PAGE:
Posts tagged huge
Recently we’ve had a lot of internal discussions about the importance of keywords and the various combinations, including match type.
This discussion revealed a few interesting nuances that I thought were worth sharing.
The focus will be how the search results page changes with just one additional change to the search query and what the implications of that word mean.
For this article I picked the keyword “best.” This is certainly worth looking into as much as a number of other terms like “near me,” “cheap,” or “men/women/kids,” however “best” also makes all the points I’d like to share.
How does the search results page change?
Let’s start by searching for “HD TVs” and then adding the word “best.”
From a user intent perspective you would assume that this is still pretty high in the funnel. The customer isn’t sure which TV or brand they are looking for. But by adding the word “best” to the query Google makes a few key changes to the search results;
- In-store only appears on the more generic “HD TV” search. Google makes an assumption that local inventory has a greater level of influence on this type of search.
- Ranking bubbles are included when the term “best” is included. Google is inferring that some type of ranking is desired by the consumer and uses ratings and reviews as the driver behind these rankings.
- Star ratings are included for all ads when “best” is included. Similar to the ranking bubbles Google is assuming that consumer feedback will be the most helpful in this situation.
What does the data say?
I also wanted to take a quick look at the data to see how these keywords performed. I pulled a search term report and filtered for keywords containing “best.”
What I found was pretty interesting. In all the metrics “best” keyword metrics were roughly 2X of the average across all keywords. This indicates two things:
- Consumers are responding at a very high level to these keywords with high interest.
- Due to this consumer reaction the cost for these queries is also much higher than the norm. This makes sense and is really the beauty of a free market economy.
What does it mean?
The keys to consider here are less about the inclusion of the keyword and more about how you support a robust search listing and how you use the data:
1) Robust listings
It is important not only that your product listing ads are included, but also that your local inventory and ratings are robust.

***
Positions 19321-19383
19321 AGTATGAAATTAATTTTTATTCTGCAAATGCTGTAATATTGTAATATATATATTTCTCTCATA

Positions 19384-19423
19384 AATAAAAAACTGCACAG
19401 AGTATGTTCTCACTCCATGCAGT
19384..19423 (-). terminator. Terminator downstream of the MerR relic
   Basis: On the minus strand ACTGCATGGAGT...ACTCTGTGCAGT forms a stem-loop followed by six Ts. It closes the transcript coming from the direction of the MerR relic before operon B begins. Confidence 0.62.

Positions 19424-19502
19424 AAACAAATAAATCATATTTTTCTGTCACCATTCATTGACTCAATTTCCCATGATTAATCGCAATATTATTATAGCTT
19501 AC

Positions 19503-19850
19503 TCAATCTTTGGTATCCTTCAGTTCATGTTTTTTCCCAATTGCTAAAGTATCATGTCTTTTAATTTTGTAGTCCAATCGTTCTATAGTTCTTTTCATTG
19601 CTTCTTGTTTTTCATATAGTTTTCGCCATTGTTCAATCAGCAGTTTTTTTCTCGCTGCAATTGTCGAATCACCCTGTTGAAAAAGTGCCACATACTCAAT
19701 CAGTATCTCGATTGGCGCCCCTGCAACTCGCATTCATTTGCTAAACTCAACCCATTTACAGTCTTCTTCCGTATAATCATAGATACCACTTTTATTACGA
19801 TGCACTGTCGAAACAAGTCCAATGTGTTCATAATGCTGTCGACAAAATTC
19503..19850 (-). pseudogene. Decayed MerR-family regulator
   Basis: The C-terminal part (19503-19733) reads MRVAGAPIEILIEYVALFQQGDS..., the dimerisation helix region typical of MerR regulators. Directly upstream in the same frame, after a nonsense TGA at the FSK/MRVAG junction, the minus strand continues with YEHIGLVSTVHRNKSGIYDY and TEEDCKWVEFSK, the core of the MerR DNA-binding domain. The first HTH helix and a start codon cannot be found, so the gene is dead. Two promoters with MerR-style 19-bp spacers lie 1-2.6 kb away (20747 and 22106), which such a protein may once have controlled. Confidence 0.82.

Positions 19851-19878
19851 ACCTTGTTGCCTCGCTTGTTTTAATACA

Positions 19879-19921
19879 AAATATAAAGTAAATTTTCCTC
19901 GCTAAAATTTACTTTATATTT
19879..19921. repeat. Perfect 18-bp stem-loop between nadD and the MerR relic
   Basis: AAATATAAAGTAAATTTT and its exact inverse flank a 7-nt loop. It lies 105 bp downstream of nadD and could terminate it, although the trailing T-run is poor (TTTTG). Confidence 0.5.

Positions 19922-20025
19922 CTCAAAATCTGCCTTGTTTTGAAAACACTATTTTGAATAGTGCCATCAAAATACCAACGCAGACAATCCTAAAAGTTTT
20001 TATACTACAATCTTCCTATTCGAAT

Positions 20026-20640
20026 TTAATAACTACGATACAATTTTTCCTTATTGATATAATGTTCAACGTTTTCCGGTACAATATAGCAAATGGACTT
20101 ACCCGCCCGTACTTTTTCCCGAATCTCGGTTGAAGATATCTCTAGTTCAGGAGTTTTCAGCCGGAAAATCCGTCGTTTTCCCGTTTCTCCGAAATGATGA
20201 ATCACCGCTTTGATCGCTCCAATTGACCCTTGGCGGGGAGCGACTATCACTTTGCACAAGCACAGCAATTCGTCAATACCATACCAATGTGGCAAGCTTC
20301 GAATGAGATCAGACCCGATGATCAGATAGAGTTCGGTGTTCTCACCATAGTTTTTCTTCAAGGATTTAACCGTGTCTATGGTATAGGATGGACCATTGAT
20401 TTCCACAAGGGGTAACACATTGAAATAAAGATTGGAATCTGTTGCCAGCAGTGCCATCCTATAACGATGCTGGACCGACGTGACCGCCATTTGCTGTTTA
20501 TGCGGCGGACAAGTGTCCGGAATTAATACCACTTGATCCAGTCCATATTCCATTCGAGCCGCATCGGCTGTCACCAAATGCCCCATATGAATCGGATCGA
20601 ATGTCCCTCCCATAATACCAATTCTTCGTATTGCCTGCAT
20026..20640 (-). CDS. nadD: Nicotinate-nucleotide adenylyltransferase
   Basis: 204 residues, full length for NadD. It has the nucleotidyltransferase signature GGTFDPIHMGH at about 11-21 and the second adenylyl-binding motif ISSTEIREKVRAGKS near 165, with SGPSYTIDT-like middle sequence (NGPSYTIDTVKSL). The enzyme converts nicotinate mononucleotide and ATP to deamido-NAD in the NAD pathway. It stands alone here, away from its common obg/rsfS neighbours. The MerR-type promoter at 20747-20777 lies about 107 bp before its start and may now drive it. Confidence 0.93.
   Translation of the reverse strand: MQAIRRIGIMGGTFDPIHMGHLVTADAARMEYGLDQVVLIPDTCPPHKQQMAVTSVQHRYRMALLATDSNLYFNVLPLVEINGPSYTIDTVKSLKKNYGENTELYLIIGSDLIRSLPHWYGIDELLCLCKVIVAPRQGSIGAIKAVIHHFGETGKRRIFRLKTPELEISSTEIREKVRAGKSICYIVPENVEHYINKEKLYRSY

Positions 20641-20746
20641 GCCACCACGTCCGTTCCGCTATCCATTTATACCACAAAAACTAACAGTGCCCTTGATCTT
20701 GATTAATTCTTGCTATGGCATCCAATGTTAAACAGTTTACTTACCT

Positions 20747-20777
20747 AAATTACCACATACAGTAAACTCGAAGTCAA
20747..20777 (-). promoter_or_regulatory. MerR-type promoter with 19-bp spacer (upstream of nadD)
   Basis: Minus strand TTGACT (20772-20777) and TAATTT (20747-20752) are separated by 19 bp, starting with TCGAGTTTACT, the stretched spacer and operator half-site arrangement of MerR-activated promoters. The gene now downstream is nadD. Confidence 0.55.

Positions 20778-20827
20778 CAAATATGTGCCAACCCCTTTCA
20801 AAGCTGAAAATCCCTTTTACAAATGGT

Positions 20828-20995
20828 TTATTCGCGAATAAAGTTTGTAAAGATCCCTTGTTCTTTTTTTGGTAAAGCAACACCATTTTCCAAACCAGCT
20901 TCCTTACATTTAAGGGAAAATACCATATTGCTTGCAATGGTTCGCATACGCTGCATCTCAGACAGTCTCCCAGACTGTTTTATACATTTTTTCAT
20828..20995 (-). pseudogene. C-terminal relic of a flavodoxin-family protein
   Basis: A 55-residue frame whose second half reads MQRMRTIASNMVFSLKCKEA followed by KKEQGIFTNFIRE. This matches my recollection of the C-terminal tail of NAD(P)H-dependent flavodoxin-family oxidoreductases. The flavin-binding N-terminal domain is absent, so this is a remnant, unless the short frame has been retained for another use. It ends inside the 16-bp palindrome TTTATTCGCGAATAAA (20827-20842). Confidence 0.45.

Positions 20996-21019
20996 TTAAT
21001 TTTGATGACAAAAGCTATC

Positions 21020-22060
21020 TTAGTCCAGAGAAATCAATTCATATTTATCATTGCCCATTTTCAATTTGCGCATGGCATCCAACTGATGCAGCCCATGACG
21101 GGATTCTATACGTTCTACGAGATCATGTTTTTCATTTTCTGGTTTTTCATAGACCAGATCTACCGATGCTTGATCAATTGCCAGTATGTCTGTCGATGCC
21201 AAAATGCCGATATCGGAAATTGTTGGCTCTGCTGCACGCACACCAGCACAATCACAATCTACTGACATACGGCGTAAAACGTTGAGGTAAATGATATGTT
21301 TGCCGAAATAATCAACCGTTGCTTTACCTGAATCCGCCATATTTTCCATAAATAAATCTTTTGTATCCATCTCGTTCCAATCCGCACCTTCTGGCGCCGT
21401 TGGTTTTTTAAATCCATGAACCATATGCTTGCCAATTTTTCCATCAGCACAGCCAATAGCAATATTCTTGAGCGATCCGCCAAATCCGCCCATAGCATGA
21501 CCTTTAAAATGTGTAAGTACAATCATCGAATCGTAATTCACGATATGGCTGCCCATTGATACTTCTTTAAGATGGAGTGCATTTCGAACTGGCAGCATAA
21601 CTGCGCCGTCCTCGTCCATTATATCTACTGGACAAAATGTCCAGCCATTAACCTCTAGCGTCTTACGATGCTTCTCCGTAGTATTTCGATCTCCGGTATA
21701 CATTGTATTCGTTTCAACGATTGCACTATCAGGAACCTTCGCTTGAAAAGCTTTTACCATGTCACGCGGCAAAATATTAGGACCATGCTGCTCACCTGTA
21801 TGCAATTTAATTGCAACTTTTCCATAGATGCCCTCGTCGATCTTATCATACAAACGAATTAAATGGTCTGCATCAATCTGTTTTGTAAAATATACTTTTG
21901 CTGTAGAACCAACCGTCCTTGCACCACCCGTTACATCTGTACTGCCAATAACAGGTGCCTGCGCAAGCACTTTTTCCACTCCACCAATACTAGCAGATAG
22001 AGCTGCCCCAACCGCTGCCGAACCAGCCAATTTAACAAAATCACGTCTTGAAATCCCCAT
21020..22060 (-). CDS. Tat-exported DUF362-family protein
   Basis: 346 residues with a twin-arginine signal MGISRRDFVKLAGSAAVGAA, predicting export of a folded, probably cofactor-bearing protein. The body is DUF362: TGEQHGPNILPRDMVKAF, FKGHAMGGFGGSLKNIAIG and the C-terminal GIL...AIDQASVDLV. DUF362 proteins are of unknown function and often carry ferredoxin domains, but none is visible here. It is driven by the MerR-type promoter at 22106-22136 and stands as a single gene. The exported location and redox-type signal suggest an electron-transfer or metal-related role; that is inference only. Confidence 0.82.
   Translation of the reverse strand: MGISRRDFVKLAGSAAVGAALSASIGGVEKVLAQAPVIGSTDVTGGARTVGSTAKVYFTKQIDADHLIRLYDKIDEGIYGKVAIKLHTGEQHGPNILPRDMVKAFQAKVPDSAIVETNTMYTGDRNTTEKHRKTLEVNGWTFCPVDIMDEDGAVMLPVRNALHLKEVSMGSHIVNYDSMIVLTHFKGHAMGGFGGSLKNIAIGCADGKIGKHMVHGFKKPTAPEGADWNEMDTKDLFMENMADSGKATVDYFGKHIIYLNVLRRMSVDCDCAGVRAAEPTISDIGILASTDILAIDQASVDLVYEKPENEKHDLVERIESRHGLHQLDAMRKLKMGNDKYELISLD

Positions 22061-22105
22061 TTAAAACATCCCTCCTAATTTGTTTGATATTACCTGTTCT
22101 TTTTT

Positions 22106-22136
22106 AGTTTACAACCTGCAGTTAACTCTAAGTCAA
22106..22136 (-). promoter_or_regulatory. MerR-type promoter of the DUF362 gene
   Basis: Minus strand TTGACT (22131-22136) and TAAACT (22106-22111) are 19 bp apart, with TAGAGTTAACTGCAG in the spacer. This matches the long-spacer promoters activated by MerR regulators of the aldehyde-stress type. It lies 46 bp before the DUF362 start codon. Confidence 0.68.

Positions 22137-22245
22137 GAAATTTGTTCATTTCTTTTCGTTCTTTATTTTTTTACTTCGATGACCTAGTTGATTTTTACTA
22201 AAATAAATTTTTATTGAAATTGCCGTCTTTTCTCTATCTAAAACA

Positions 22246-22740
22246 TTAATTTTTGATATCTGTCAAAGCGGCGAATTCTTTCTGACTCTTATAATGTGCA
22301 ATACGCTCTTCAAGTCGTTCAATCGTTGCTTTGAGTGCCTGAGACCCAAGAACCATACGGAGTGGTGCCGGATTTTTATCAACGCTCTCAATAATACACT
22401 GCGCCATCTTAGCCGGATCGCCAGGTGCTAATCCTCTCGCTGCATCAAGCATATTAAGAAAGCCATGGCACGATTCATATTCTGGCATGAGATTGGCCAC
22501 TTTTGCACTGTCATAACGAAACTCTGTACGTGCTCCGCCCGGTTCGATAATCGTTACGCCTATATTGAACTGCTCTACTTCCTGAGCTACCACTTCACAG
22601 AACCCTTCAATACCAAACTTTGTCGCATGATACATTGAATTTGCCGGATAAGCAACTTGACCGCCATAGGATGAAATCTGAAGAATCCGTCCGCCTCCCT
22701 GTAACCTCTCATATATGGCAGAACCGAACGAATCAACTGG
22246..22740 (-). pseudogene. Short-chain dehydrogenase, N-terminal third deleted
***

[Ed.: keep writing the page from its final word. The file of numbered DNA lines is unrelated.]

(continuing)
You can see that between these two queries not only are those 3 factors different in the results, but there is not a single repeat product shown between the two, although the same brands appear. This means that having multiple options and a deep product set available for Google to rank is key to getting displayed for these impressions.
2) Data use
Just because a keyword has a high CTR or CPC, it doesn’t mean that it is valuable or not unless those are your key performance metrics.
Even the lower conversion % for keywords containing best doesn’t mean that they are bad. You have to look at attribution, or their additive incremental impact your campaigns. Understand what metrics move your business and look at the problem through multiple lenses.
For example, does this keyword introduce you to new customers and therefore a higher CPC and lower conversion rate is worth the traffic? Only you know that answer for your business, but there is plenty of data to help make that decision.
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The world’s largest Internet of Things (IoT) event has started today at the Santa Clara Convention Center, with over 12,000 attendees and 200 exhibitions expected to attend the two day event.
And because the new connected world is so interwoven, this event will feature discussions on the industrial IoT, smart homes and cities, autonomous cars, wearables, intelligent devices, and healthcare all at the same event for the first time. That means organizes have combined several usually standalone events – including Internet of Things World, Future Connected Cars, Wearable World Congress, and Apps World North America – all together in one place.